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West Nile Virus found in Erie County 

9-17-2019

Mason Bennett, Editor at Large

Infectious disease—particularly spread by insects—hasn’t been a concern among North American residents since their initial discovery in African countries. However, as of September 6, five mosquito groups have now tested positive for West Nile virus in Erie country, mostly collected either in or relatively close to the two areas of Harborcreek and Milcreek. The first mosquitoes to test positive for the virus this year were collected in Harborcreek Township on July 2. The second and third groups were collected in Harborcreek Township and the southeast area of the City of Erie on August 20. The fourth group was collected on August 29 in Millcreek Township, and the last on September 6 in Harborcreek. At this time, no human cases have been reported in Erie County so far. The Erie County Department of Health has reported that they will monitor mosquitoes in the area that tested positive, and conduct additional control work depending on the number and types of mosquitoes collected.

Certain species of mosquitoes are the culprits for carrying West Nile Virus, particularly those under the genus Culex. They typically feed in the late evening and early mornings, when temperatures are coolest. When transmitted to people, it usually causes an intense infection that triggers inflammation of the brain. Anyone can get the virus, but older adults and people with compromised immune systems have the highest risk of developing severe illness because their bodies have a harder time fighting off disease. Experts suggest the best way to prevent yourself from contracting any transmitted disease via insect is to keep yourself aware and educated regarding basic facts of said diseases, including common locations of the insect, typical feeding times and key symptoms that would indicate you’ve contracted the disease.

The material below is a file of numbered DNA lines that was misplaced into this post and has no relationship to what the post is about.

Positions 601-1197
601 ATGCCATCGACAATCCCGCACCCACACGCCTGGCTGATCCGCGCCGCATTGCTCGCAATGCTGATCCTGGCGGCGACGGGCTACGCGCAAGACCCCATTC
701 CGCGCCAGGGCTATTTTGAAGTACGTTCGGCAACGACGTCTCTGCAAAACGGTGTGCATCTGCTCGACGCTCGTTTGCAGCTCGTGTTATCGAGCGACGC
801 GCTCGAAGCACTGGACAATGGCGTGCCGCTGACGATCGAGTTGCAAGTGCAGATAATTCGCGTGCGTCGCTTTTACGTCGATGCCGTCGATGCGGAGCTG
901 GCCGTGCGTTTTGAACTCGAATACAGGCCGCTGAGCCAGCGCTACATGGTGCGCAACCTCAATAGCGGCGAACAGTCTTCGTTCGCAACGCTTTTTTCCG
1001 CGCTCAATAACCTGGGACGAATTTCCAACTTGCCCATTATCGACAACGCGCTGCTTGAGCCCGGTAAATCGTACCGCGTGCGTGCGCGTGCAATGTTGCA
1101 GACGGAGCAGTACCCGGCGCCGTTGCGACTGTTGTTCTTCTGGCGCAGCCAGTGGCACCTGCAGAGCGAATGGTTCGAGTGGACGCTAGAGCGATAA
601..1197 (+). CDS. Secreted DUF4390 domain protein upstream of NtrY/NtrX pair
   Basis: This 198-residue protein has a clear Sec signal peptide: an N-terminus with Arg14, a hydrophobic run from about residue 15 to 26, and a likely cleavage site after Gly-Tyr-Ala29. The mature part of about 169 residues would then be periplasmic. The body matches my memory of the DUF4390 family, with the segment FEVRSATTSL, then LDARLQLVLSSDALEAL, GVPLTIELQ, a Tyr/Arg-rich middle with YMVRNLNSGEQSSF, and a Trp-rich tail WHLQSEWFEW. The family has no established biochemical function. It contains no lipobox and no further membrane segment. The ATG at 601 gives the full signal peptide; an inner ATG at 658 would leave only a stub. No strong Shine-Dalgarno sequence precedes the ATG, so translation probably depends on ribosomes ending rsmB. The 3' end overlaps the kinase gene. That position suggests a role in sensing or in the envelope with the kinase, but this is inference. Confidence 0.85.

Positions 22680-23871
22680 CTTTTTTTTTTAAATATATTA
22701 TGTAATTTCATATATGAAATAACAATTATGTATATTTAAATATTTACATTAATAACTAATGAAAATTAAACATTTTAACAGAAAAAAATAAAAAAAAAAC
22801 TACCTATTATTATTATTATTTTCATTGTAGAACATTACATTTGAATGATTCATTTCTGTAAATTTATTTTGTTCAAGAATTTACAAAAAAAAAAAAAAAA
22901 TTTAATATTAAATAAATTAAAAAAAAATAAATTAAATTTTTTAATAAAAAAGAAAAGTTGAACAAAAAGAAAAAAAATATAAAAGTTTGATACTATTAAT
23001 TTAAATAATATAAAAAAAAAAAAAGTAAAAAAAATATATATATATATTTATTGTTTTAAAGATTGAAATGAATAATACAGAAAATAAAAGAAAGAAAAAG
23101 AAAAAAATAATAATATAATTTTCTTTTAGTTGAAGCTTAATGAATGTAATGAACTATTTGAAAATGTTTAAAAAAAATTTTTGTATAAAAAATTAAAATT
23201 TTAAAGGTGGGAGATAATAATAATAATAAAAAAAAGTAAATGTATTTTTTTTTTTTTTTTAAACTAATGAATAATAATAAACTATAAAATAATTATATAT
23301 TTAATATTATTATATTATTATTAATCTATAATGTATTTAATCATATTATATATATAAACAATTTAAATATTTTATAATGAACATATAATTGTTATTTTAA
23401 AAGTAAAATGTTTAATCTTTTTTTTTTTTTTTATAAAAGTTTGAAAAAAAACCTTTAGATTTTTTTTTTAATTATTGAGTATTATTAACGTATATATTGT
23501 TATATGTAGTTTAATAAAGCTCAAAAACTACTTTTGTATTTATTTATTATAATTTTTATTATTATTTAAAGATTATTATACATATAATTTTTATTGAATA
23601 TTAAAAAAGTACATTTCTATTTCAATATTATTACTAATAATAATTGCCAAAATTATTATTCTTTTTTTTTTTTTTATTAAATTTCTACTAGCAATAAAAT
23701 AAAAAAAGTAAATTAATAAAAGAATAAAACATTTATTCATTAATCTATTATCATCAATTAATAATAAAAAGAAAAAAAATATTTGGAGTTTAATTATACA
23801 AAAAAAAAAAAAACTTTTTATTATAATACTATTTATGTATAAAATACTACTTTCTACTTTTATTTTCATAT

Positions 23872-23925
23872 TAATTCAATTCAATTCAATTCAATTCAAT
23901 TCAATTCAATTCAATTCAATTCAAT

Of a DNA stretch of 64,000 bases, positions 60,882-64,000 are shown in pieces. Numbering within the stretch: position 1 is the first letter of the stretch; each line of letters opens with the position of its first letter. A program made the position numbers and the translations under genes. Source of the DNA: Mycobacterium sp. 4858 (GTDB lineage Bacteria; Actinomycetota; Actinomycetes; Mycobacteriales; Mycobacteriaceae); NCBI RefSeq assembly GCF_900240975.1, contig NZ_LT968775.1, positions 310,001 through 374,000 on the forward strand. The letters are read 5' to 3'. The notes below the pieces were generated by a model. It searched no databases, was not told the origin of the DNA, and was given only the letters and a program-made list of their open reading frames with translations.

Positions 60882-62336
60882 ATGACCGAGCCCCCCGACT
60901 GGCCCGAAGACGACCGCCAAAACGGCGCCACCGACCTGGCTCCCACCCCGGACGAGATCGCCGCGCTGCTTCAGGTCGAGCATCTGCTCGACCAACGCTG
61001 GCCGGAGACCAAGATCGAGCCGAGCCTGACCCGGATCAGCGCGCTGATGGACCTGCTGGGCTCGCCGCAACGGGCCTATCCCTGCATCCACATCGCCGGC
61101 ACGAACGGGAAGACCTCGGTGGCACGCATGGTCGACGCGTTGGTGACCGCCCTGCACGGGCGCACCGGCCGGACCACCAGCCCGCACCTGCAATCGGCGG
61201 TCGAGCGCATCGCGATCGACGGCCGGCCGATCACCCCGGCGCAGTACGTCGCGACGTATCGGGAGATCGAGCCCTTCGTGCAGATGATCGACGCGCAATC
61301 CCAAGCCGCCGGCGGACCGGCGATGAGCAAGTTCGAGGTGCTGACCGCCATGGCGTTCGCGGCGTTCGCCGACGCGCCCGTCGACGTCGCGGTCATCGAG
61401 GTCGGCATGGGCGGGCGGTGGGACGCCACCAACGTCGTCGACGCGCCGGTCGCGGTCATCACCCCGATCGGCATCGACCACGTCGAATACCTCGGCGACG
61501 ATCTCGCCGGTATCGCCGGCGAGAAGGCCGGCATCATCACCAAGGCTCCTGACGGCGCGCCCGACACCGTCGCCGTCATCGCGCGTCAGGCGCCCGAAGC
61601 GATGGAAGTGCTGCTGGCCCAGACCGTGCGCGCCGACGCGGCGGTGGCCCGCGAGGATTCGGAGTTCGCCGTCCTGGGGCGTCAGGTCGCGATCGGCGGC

There are also many steps you can take right now to help protect you and your community from contracting the West Nile virus. Eliminating standing water—the mosquito’s breeding grounds—around your home and neighborhood is the most highly suggested tactic in reducing the mosquito population in your area. Some ways to do this include disposing of any refuse that can hold water, such as tin cans, containers and particularly used tires, making sure to empty accumulated water from wheelbarrows, boats, cargo trailers, toys and ceramic pots, and preventing water from stagnating in birdbaths, ornamental pools, water gardens and swimming pools. Other ways to keep you and those around you safe that don’t involve monitoring water sources include staying indoors at dawn, dusk, and in the early evening when mosquitoes are most active; if you must go outdoors, wear a long-sleeved shirt and long pants. Insect repellants with the chemical Deet--when applied to exposed skin—deter mosquitoes from biting. It is very important to also spray thin clothing with repellent since mosquitoes can bite through it, which is often overlooked. Finally, mosquitoes are repelled by and avoid high winds at all costs, so electric fans will provide some relief at outdoor events, particularly those near a body of water.